Beginning out of doors near Euclid Avenue, a group of dancers gather and enter a set of doors, snaking their way through the Galleries at Cleveland State University, leading a procession of audience members in tow.
I had never witnessed dance quite in this way before. I was used to the familiarity of a seat in the audience at a comfortable distance, but here, I was asked to move about the space and see dance through a different lens.
This immersive experience was all part of the event, Intimate Lens: Dancing Through Art, presented by the CSU Art Gallery and CSU Dance Company. The performance highlighted both the student dancing and the student artwork of the current Student Art Show, serving as inspiration to each other’s art form.
After the opening of the event which led us through the space, each dancer dispersed about the galleries to a specific piece of artwork. This artwork, chosen by the dancer in advance, served as the subject and inspiration for the choreography of a series of solos. The solos took place two at a time with each dancer performing theirs twice, so viewers could wander around the galleries viewing the dances and artwork in the same manner.
The first solo that I witnessed was choreographed and performed by Noa Cook. This solo was danced to the song “Only When I” by Alice Phoebe Lou. The source of inspiration for this choreography came from the visual artwork “Hypnotic Beauty” by Erin McHugh.
The next solo I happened upon was choreographed and danced by Dalauntae Turnipseed. This dance was inspired by the visual artwork “Ebb and Flow Flow Counseling” by Kelly Dufour.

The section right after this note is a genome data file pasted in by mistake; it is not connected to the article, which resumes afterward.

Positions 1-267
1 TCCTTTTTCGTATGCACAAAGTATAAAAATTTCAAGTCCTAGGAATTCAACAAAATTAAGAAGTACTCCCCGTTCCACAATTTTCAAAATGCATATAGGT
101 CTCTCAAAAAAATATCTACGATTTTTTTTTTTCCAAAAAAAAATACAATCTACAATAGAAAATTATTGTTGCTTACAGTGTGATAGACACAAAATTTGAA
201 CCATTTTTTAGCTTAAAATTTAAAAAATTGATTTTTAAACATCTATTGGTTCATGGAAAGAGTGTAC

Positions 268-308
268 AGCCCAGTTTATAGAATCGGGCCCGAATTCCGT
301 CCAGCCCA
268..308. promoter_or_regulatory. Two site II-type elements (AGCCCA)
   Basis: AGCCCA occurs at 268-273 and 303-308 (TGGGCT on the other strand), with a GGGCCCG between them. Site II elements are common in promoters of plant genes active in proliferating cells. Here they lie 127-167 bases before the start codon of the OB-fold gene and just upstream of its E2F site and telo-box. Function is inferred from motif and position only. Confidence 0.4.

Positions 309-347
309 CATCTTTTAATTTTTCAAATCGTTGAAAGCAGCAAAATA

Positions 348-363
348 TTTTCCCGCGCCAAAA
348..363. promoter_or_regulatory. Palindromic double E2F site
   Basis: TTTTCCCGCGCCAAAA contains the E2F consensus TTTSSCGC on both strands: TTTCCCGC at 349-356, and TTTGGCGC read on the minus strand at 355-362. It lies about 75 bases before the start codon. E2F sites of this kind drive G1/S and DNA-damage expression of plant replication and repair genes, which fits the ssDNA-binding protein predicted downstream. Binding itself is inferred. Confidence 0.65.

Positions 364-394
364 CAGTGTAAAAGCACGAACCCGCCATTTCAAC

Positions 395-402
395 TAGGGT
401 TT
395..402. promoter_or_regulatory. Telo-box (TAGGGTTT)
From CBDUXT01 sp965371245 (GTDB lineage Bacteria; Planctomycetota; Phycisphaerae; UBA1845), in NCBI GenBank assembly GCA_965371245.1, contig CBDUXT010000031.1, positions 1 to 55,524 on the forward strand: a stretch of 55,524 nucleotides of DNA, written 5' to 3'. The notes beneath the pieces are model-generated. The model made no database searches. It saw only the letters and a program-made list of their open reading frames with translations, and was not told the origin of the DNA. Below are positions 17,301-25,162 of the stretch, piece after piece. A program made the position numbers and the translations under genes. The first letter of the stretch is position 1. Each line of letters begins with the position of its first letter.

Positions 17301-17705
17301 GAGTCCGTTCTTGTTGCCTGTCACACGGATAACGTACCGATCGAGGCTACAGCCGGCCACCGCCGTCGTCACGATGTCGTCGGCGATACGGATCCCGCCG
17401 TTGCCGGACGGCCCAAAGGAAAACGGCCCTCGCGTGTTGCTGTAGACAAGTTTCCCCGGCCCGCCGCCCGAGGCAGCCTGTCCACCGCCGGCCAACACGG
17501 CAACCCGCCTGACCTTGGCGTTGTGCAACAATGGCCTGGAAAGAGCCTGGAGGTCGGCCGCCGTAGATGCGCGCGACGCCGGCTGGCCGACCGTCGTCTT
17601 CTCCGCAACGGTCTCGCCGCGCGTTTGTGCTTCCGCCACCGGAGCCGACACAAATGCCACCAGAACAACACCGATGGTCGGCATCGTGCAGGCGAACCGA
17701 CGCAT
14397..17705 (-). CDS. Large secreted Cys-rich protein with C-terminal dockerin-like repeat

Heading back into the front room of the galleries, I discovered “Cool Girl” by Kit Hannum, where Laurie Bocachica found the inspiration for her choreography and performance.
Incorporating the use of his costume as a prop in this solo, Bryan Ward drew inspiration from “Entrelazado, Siempre (Intertwined, Always)” by Ashley Sandy.
The final solo I witnessed for the evening was choreographed and performed by Hannah Eickleberry. This piece was inspired by the visual artwork “The Final Resting Place by Raven Grice-Wolfe.”
At the end of the evening, the five dancers gathered at the back of the Galleries, so that viewers could recognise the group of individuals. The setting encouraged mingling and conversations, creating an entertaining evening, surrounded by art.
The current visual art exhibit will continue to be on display at the Galleries through May 27th. This is the final exhibit to be held at 1307 Euclid Avenue, before the Galleries move to a new location this summer. I, for one, hope to see more collaborations like this in the future once they get settled into their new venue!
The Galleries at CSU is free and open to the public Tuesday thru Saturday between Noon and 5pm. Read more about their upcoming move in this article. More information about Dance at CSU is available here.